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No matter what a manufacturer might claim, a soundbar system lacking rear speakers simply can’t create the same level of immersion one with them can. The S95QR’s surrounds and front and rear heights produce a bubble of sound that allows the processing to place audio effects around the room with precision. The result is a more realistic experience, as objects are steered seamlessly through three dimensional space.
When watching 1917 with its Dolby Atmos soundtrack, you can clearly hear two planes fly over as our heroes first venture into No Man’s Land. The sounds of flies buzzing around a dead horse move with respect to the camera in a way that’s flawless. The powerful amplification also adds dynamic range, and when a booby trap explodes the impact is visceral.
In fact, the overall soundstage is often huge, with the front and rear side drivers adding width, while the extra height channel at the front creates a sense of scale. This is very obvious during the beach assault in Edge of Tomorrow, where the new Atmos track rattles all around when inside the drop-ship, and then engulfs you in chaos and carnage once the action hits the ground.
Unlike previous LG soundbars, the bass is allocated to each channel correctly, and the new sub is better integrated. It can occasionally feel a little muddy, but is responsive, delivering the goods when required. The same goes for the amps, which have sufficient power to never sound strained and distorted as you dial up the volume.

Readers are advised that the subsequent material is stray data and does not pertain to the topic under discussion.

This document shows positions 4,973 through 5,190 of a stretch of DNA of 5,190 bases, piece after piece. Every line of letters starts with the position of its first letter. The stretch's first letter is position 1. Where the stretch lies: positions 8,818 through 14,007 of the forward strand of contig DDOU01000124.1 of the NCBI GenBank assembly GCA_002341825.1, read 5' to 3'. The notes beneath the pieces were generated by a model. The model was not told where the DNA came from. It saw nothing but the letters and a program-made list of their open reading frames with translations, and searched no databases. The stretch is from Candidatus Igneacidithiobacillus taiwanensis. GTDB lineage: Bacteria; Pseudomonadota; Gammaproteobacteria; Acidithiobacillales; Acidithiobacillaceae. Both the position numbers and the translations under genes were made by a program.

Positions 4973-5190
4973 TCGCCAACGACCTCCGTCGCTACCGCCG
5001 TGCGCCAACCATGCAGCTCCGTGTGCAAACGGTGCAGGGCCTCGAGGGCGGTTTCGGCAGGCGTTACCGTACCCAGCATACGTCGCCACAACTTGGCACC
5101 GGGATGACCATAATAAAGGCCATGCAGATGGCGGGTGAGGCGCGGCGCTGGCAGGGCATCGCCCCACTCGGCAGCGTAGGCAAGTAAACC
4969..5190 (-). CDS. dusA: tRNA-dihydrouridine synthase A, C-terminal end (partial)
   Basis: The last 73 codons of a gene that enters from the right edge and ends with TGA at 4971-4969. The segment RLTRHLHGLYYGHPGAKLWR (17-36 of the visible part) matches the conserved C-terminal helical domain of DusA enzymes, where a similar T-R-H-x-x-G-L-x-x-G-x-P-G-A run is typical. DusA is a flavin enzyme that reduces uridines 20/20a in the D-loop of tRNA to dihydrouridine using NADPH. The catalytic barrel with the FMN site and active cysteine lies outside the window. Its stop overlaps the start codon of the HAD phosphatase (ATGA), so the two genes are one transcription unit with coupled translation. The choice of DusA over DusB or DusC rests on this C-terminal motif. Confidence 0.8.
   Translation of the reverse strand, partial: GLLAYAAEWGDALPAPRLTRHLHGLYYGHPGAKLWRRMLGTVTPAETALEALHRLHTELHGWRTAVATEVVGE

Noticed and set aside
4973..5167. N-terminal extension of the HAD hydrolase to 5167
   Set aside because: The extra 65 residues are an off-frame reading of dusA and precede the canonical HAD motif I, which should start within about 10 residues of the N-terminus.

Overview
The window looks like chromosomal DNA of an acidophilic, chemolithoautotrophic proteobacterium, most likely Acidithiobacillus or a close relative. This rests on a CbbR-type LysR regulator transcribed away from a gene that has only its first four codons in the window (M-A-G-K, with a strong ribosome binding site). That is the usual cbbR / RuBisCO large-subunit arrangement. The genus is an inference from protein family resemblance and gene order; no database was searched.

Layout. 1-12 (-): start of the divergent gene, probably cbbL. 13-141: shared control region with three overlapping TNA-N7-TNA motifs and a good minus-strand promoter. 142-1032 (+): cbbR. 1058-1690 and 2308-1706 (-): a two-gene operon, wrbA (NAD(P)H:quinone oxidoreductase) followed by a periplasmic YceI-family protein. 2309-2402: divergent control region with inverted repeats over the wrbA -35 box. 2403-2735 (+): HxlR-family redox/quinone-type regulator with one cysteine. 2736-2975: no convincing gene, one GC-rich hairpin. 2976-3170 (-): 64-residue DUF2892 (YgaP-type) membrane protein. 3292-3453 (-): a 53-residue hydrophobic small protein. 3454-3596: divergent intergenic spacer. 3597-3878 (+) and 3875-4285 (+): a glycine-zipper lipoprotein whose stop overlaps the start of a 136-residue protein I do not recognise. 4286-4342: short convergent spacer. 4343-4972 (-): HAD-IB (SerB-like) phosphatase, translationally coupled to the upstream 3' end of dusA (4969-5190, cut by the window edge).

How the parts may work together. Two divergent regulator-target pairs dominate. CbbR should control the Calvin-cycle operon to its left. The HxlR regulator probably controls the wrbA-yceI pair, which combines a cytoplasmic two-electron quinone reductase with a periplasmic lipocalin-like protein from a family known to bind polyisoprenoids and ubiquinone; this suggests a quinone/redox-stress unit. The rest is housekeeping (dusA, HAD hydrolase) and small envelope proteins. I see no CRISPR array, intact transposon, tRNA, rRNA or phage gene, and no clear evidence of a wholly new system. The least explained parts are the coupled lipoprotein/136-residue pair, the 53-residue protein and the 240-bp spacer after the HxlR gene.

The dedicated centre channel makes sure dialogue is always clear and focused no matter how frenetic the mix, and the clean midrange and well-defined treble ensure musical scores are equally well served. As a result, while this soundbar is primarily aimed at object-based audio fanatics, if you also want to enjoy two-channel or multi-channel music, the LG won’t disappoint.
While most soundtracks use Atmos these days, if you have a big selection of discs with DTS:X soundtracks, the S95QR will put a smile on your face. Jurassic World was suitably monstrous, and the IMAX Enhanced track (also delivered via DTS:X) on Jumanji: The Next Level made full use of the height channels and subs to deliver a full-bodied and multi-layered presentation.
LG S95QR review: Verdict
The LG S95QR is an impressive soundbar system that creates a fully-immersive bubble of sound around the listener. The addition of a centre height channel helps create a wall of sound at the front of the room, while the rear speakers ensure plenty of surround presence.
There’s sufficient power to drive all the speakers, ensuring the soundstage has scale and slam, while the subwoofer adds low-frequency depth. The result is a system that’s balanced and cohesive. The overall sound quality is excellent, with a clean delivery and precise placement of effects. In fact, the only way to experience a more immersive soundstage would be to invest in a full separates system, which would be more expensive and significantly less convenient.
Film fans will be delighted with the Atmos, DTS:X and IMAX Enhanced processing, and thanks to Meridian’s involvement music lovers won’t be disappointed either. There’s an excellent set of features, and only the lack of HDR10+ and 4K/120 passthrough really disappoints. The slightly cheaper Samsung HW-990B remains our top pick if you’re after an immersive soundbar system, but the LG S95R is a close second and the smarter choice if you own an LG television.